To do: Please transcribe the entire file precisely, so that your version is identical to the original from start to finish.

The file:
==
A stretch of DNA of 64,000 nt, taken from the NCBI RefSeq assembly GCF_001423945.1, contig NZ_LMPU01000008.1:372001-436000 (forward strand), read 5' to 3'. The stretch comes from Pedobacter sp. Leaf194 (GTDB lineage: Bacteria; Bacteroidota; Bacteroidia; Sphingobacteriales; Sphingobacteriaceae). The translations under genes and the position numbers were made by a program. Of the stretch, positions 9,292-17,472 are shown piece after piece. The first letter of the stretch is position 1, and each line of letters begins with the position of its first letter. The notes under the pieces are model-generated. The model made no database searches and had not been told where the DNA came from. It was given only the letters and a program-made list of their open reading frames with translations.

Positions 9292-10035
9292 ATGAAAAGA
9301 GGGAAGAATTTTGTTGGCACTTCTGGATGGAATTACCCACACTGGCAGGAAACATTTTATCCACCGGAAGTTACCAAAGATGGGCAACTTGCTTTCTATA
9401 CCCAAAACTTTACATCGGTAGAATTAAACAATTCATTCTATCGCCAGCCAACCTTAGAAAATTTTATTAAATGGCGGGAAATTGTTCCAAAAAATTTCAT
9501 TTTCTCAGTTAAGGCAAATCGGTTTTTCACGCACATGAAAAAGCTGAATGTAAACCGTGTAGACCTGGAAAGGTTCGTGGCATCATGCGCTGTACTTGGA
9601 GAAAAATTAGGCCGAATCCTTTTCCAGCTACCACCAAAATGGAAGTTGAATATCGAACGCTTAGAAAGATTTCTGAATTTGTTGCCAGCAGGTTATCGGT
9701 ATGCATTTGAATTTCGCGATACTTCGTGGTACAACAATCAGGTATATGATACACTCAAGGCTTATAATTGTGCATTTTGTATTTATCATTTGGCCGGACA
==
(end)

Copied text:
A stretch of DNA of 64,000 nt, taken from the NCBI RefSeq assembly GCF_001423945.1, contig NZ_LMPU01000008.1:372001-436000 (forward strand), read 5' to 3'. The stretch comes from Pedobacter sp. Leaf194 (GTDB lineage: Bacteria; Bacteroidota; Bacteroidia; Sphingobacteriales; Sphingobacteriaceae). The translations under genes and the position numbers were made by a program. Of the stretch, positions 9,292-17,472 are shown piece after piece. The first letter of the stretch is position 1, and each line of letters begins with the position of its first letter. The notes under the pieces are model-generated. The model made no database searches and had not been told where the DNA came from. It was given only the letters and a program-made list of their open reading frames with translations.

Positions 9292-10035
9292 ATGAAAAGA
9301 GGGAAGAATTTTGTTGGCACTTCTGGATGGAATTACCCACACTGGCAGGAAACATTTTATCCACCGGAAGTTACCAAAGATGGGCAACTTGCTTTCTATA
9401 CCCAAAACTTTACATCGGTAGAATTAAACAATTCATTCTATCGCCAGCCAACCTTAGAAAATTTTATTAAATGGCGGGAAATTGTTCCAAAAAATTTCAT
9501 TTTCTCAGTTAAGGCAAATCGGTTTTTCACGCACATGAAAAAGCTGAATGTAAACCGTGTAGACCTGGAAAGGTTCGTGGCATCATGCGCTGTACTTGGA
9601 GAAAAATTAGGCCGAATCCTTTTCCAGCTACCACCAAAATGGAAGTTGAATATCGAACGCTTAGAAAGATTTCTGAATTTGTTGCCAGCAGGTTATCGGT
9701 ATGCATTTGAATTTCGCGATACTTCGTGGTACAACAATCAGGTATATGATACACTCAAGGCTTATAATTGTGCATTTTGTATTTATCATTTGGCCGGACA